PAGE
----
Pakistan can reduce loss of agri products with China’s cold chain technology: Chen Lin

Pakistan can reduce the loss of agricultural products and increase the added value with the help of China’s cold chain technology, said Hefei Lianhui Refrigeration Equipment Co-Vice President Chen Lin.

Rice seed companies in Pakistan and China have a close cooperation between each other and to meet the demand of seed storage in Pakistan Chen began building an 800-square-metre seed cold storage warehouse with a rice company in 2017.

As per reports, Chen while talking to China Economic Net said, “Seed cold storage warehouse is widely used in Southeast Asia because seeds need to achieve a certain germination rate, which is mainly related to temperature and humidity indicators. If humidity exceeds 65%, the germination will be affected”.

He said that they deliver the equipment and cold storage plates to Pakistan and send technical personnel for equipment installation and training of Pakistani personnel, adding that, “Customers may encounter problems in production and processing, we need to give an overall solution”.

Chen further said, “The cold storage warehouse will be monitored remotely and the company will provide customer service. Although the cost of cold storage warehouse is not that high, the products stored in it are very expensive.”

Pakistan in recent years, has made breakthrough in the export of mangoes and citrus fruits to China, however, the country faces preservation problems. In this regard, Chen gave Pakistan an air conditioning fresh-keeping technology solution to resolve the preservation problems the country faces due month-long shipping cycle.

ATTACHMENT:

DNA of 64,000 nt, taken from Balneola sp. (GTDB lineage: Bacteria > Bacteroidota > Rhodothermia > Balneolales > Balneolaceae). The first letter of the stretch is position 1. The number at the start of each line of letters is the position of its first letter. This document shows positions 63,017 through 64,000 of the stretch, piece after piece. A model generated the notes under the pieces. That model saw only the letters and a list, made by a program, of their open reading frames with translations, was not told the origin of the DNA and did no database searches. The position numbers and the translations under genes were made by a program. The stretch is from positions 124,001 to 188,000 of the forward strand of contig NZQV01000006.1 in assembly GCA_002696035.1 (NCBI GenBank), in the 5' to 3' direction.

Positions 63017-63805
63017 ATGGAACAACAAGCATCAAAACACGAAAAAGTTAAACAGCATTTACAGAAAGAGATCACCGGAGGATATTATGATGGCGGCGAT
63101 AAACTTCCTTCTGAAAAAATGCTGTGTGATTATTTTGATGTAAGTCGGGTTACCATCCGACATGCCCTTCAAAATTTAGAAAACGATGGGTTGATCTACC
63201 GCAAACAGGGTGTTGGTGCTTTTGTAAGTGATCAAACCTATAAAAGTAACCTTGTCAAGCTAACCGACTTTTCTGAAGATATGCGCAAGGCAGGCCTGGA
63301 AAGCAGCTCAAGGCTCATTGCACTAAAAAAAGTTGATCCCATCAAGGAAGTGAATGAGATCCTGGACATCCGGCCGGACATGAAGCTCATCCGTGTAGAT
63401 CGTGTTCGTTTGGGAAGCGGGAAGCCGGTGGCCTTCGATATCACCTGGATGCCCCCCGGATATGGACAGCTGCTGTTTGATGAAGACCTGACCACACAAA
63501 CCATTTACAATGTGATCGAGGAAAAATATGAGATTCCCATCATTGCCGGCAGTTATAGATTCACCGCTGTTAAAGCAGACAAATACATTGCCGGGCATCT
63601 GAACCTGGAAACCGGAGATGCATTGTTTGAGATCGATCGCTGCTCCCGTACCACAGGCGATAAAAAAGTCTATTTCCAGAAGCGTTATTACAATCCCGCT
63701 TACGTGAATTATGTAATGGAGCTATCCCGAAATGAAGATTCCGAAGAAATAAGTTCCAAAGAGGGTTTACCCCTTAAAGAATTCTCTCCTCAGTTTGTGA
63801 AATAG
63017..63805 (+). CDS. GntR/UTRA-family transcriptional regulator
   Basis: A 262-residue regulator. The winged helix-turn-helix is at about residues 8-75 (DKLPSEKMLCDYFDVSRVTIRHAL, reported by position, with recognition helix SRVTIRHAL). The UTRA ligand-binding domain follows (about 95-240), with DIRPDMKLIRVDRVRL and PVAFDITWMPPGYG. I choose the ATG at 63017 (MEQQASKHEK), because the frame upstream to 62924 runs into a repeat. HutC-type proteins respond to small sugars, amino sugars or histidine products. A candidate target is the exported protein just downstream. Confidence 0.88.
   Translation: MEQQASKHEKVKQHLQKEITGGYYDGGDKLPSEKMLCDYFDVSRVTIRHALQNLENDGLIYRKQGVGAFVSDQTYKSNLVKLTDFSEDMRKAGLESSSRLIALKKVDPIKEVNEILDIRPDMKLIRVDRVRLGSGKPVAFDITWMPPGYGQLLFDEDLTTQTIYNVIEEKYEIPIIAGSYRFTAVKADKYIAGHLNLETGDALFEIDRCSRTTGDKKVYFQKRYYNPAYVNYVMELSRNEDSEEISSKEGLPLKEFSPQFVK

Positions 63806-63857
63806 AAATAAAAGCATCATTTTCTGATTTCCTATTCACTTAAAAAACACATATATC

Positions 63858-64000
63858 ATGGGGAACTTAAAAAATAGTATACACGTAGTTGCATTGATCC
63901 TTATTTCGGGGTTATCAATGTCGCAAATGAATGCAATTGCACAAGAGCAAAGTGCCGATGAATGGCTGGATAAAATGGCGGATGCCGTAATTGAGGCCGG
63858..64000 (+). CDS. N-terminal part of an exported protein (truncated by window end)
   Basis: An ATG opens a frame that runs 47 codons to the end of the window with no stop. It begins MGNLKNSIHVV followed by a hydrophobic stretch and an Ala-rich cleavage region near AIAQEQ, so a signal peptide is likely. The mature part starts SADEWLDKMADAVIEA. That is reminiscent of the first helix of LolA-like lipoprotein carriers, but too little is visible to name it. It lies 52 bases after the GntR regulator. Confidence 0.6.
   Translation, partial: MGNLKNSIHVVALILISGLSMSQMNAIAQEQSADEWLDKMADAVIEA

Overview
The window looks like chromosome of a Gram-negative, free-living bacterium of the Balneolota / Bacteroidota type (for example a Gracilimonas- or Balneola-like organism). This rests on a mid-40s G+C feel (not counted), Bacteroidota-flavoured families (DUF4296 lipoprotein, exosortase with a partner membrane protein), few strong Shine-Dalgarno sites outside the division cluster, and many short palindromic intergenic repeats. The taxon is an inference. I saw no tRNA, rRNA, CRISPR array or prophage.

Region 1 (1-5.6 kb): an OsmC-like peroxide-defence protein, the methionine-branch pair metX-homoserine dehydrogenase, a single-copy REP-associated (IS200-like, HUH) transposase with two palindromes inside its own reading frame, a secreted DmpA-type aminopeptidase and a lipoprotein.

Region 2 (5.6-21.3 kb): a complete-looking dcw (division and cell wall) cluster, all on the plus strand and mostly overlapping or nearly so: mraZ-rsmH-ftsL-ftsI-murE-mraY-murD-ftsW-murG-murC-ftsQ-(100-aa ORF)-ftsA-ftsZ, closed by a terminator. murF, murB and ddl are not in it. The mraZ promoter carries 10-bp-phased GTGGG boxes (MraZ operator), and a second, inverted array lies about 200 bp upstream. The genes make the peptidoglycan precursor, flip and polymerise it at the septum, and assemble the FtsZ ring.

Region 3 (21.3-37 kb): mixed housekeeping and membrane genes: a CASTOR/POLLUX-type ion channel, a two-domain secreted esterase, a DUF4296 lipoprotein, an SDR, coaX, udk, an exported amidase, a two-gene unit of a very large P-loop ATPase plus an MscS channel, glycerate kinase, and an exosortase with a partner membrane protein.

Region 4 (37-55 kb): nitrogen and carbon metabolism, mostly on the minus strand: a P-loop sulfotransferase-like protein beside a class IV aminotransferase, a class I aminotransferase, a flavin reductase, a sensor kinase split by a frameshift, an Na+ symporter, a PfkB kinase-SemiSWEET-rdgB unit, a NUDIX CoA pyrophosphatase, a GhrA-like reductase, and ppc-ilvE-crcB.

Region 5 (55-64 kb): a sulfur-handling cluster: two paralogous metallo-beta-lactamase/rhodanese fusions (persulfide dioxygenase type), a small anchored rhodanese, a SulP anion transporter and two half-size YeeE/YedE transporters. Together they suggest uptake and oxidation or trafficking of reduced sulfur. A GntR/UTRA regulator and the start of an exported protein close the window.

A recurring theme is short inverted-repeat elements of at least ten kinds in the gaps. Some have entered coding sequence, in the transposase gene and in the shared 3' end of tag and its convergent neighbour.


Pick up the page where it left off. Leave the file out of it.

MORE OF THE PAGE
While sharing the insights about the technology, Chen explained, “Under the premise of ensuring the temperature and humidity of the products, the air-conditioned cold storage warehouse can keep the fruits dormant by adjusting the contents of oxygen and carbon dioxide, thus keeping the fruits in a relatively long storage period”.

He informed, “Mangoes and oranges can be stored for about three months, cherries for 45 days, kiwifruit for six months, apples for 3 to 6 months, and bayberries for about 30 days.”

“When the fruits are picked, they have residual heat,” Chen said, adding, “If they are immediately taken to a cold storage warehouse, the surface temperature drops, but the central temperature does not, this may lead to spoilage in fruits. Like some apples in the supermarket, they look good from the outside, but rotten on the inside, which is because they are not precooled properly. Cherries, kiwifruit and blueberries all need to be precooled.”

Aside from fruits vegetables can also benefit from quick freezing technology, Chen added, saying that the flowering Chinese cabbage, coming in the market in March, can be sold for 20 days.